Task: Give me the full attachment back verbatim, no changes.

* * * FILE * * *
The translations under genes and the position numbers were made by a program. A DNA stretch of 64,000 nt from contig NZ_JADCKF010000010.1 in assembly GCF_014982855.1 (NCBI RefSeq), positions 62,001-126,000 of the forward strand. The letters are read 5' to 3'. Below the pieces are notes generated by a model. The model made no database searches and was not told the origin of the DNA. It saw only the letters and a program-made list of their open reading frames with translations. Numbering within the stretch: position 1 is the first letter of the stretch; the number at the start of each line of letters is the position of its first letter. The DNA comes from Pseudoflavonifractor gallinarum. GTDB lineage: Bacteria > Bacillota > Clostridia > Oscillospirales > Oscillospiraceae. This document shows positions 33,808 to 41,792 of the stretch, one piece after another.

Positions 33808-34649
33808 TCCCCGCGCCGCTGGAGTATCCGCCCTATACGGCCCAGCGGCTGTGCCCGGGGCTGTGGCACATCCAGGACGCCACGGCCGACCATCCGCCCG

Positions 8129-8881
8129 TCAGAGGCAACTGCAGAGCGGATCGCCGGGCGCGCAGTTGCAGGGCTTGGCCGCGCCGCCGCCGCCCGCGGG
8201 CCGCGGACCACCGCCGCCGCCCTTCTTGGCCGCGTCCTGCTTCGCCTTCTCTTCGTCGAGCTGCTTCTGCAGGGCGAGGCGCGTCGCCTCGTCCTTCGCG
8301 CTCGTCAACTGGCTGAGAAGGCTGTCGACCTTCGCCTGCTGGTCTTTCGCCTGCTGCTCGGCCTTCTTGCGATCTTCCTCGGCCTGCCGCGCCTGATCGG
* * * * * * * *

The translations under genes and the position numbers were made by a program. A DNA stretch of 64,000 nt from contig NZ_JADCKF010000010.1 in assembly GCF_014982855.1 (NCBI RefSeq), positions 62,001-126,000 of the forward strand. The letters are read 5' to 3'. Below the pieces are notes generated by a model. The model made no database searches and was not told the origin of the DNA. It saw only the letters and a program-made list of their open reading frames with translations. Numbering within the stretch: position 1 is the first letter of the stretch; the number at the start of each line of letters is the position of its first letter. The DNA comes from Pseudoflavonifractor gallinarum. GTDB lineage: Bacteria > Bacillota > Clostridia > Oscillospirales > Oscillospiraceae. This document shows positions 33,808 to 41,792 of the stretch, one piece after another.

Positions 33808-34649
33808 TCCCCGCGCCGCTGGAGTATCCGCCCTATACGGCCCAGCGGCTGTGCCCGGGGCTGTGGCACATCCAGGACGCCACGGCCGACCATCCGCCCG

Positions 8129-8881
8129 TCAGAGGCAACTGCAGAGCGGATCGCCGGGCGCGCAGTTGCAGGGCTTGGCCGCGCCGCCGCCGCCCGCGGG
8201 CCGCGGACCACCGCCGCCGCCCTTCTTGGCCGCGTCCTGCTTCGCCTTCTCTTCGTCGAGCTGCTTCTGCAGGGCGAGGCGCGTCGCCTCGTCCTTCGCG
8301 CTCGTCAACTGGCTGAGAAGGCTGTCGACCTTCGCCTGCTGGTCTTTCGCCTGCTGCTCGGCCTTCTTGCGATCTTCCTCGGCCTGCCGCGCCTGATCGG